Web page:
7 R.Ó. Fathaigh, ‘Article 10 and the Chilling Effect : A Critical Examination of How the European Court of Human Rights Seeks to Protect Freedom of Expression from the Chilling Effect’ (dissertation, Ghent University 2019) http://hdl.handle.net/1854/LU-8620369, visited 9 June 2023; T. Baumbach, ‘Chilling Effect as a European Court of Human Rights’ Concept in Media Law Cases’, 6 Bergen Journal of Criminal Law & Criminal Justice (2018) p. 92; J. Townend, ‘Freedom of Expression and the Chilling Effect’, in H. Tumber and S. Waisbord (eds.), The Routledge Companion to Media and Human Rights (Routledge 2017) p. 73.

8 L. Pech, ‘The Concept of Chilling Effect: Its Untapped Potential to Better Protect Democracy, the Rule of Law, and Fundamental Rights in the EU’ (Open Society Foundations 2021) https://www.opensocietyfoundations.org/publications/the-concept-of-chilling-effect, visited 9 June 2023.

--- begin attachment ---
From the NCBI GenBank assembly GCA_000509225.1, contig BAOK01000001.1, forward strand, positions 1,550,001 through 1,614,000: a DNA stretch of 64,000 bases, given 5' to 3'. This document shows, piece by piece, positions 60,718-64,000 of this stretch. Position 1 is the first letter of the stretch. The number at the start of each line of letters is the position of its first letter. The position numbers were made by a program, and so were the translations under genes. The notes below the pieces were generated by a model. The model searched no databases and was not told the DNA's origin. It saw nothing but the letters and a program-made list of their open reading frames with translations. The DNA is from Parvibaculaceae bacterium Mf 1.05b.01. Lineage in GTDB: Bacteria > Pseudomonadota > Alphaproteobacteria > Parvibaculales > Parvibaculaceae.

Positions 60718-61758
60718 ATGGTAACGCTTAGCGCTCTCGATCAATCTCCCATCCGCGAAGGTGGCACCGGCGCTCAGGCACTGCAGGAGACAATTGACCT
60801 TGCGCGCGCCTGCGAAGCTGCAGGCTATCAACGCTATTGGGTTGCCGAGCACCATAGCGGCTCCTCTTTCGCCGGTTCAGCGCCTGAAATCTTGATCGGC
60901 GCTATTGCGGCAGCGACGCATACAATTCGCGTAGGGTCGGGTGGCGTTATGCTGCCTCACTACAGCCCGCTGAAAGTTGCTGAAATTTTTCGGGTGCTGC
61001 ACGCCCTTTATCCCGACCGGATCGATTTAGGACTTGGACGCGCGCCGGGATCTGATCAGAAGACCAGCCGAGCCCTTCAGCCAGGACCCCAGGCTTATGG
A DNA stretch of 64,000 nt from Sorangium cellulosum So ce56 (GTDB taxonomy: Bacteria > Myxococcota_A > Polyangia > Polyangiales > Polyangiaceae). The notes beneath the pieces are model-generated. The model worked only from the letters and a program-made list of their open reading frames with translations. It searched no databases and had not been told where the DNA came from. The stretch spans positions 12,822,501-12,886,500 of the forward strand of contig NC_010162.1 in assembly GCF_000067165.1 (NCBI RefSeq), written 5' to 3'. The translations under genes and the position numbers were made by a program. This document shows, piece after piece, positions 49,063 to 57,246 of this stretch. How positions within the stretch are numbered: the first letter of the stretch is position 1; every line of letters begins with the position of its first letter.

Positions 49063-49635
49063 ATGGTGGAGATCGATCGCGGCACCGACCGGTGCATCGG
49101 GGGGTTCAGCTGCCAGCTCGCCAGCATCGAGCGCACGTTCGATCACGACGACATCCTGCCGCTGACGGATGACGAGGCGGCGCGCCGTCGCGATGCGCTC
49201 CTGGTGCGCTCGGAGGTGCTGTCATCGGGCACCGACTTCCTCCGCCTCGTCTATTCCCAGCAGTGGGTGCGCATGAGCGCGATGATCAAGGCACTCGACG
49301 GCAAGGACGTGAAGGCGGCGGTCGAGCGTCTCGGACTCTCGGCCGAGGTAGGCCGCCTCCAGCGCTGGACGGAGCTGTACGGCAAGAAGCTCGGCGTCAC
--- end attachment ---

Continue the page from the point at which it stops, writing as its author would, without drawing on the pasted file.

9 W. MacKay, ‘Judicial Free Speech and Accountability: Should Judges Be Seen but Not Heard?’, 3 National Journal of Constitutional Law (1993) p. 159; H.P. Lee (ed.), Judiciaries in Comparative Perspective (Cambridge University Press 2011); S. Shetreet and S. Turenne, Judges on Trial: The Independence and Accountability of the English Judiciary, 2nd edn. (Cambridge University Press 2013); S. Dijkstra, ‘The Freedom of the Judge to Express His Personal Opinions and Convictions under the ECHR’, 13 Utrecht Law Review (2017) p. 1; D. Kosař and K. Šipulová, ‘The Strasbourg Court Meets Abusive Constitutionalism: Baka v. Hungary and the Rule of Law’, 10 Hague Journal on the Rule of Law (2018) p. 83; J. Jahn, ‘Social Media Communication by Judges: Assessing Guidelines and New Challenges for Free Speech and Judicial Duties in the Light of the Convention’, in M. Elósegui et al. (eds.) The Rule of Law in Europe: Recent Challenges and Judicial Responses (Springer 2021) p. 137; A. Seibert-Fohr, ‘Judges’ Freedom of Expression and Their Independence: An Ambivalent Relationship’, in M. Elósegui et al. (eds.) The Rule of Law in Europe: Recent Challenges and Judicial Responses (Springer 2021) p. 89; S. Dijkstra, Walking the Tightrope: The Judge and His Freedom to Express His Personal Opinions and Convictions (Eleven International Publishing 2023).